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Elections chief embarks on media charm offensive

The elections chief has insisted he can be non-partisan, despite a political background as a loyalist of President Abdulla Yameen.



Foreign journalists might be allowed in to the Maldives to cover the presidential polls, the elections chief said Tuesday, even as authorities crack down on local media amid a state of emergency.

The newly appointed commissioner, Ahmed Adam Shareef, led a casual but on-the-record discussion at a restaurant in Malé to bond with Maldivian journalists.

It was his second media appearance since his appointment as EC chief earlier this month.

Shareef and other EC members took questions about the polls, which are scheduled to take place in early September.

He talked about processes for monitoring the election, plans for electronic voting and even the contentious “disqualification” of 12 MPs.

“We will provide monitoring accreditation, even to foreign journalists,” said Shareef. “They can take that to immigration or to get visas.” He added it was something the commission would have to discuss further.

Foreign journalists have been mostly unwelcome in the Maldives for more than two years, ever since an award-winning Al Jazeera documentary revealed massive corruption involving the government.

Most recently two AFP journalists were deported during the state of emergency by the Immigration Department, which cited visa violations.

But some foreign media have been allowed in, such as the Indian journalists who were addressed by eight ministers and a Chinese team who talked about “mild unrest” in the capital.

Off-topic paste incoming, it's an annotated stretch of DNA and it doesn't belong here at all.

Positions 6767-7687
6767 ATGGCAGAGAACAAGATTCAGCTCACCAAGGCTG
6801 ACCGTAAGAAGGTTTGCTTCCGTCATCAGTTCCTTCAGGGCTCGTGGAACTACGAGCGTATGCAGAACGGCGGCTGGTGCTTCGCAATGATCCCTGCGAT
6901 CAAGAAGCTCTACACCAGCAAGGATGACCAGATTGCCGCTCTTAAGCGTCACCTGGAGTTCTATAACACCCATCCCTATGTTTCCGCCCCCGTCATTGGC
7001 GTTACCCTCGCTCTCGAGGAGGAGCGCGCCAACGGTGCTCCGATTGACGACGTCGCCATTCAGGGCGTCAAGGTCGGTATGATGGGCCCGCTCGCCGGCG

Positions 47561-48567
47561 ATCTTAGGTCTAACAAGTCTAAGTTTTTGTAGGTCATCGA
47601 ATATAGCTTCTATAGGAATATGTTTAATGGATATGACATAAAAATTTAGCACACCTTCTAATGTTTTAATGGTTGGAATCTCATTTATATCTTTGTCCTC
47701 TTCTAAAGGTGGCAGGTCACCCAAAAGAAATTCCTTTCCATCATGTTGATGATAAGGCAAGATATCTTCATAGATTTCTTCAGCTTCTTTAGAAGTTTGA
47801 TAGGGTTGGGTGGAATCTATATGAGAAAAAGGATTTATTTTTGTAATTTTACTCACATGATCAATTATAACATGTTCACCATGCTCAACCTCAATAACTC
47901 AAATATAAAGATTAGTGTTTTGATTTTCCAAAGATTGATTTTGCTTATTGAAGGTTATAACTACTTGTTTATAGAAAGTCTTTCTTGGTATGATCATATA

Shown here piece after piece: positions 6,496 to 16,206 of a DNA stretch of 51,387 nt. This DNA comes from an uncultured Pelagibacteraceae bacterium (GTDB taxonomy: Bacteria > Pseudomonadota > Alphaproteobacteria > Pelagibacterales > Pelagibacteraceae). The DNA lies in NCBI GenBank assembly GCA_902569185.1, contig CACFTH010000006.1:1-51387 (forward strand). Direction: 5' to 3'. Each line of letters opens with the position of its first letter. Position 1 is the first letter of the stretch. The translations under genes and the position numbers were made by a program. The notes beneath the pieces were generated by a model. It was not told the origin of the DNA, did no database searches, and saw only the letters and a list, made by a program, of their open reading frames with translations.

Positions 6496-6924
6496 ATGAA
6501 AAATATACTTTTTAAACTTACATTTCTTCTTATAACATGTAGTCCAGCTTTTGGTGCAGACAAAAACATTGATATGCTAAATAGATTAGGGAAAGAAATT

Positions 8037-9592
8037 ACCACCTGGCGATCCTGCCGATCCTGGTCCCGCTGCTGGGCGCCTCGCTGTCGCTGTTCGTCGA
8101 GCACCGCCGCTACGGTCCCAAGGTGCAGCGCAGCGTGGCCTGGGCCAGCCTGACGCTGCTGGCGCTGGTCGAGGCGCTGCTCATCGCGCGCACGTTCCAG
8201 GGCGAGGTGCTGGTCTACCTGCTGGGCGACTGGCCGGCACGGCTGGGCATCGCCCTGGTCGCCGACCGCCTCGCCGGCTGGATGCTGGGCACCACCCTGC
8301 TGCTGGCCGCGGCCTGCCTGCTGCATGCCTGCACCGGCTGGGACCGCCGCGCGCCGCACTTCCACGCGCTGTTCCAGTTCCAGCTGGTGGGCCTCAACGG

Shareef promised to work closely with media outlets to disclose information about the election, pledging an open and friendly “partnership.”

The commission will open applications for election monitoring before May, he said.

Accreditation guidelines will be stricter and only registered journalists at news outlets will be able to get accreditation. Unregistered volunteers will not be able to register on behalf of news outlets.

Meanwhile, e-voting mechanisms will not be introduced for this year’s polls, Shareef said, as laws needed to be changed before it could be done.

Even without electronic voting, the commission is still considering the possibilities of counting votes via an electronic system but it seems unlikely, Shareef said.

“We do not plan to make too many changes to procedures. It will decrease people’s trust in the election,” he added.

Shareef has insisted he can be non-partisan, despite a political background as a loyalist of President Abdulla Yameen.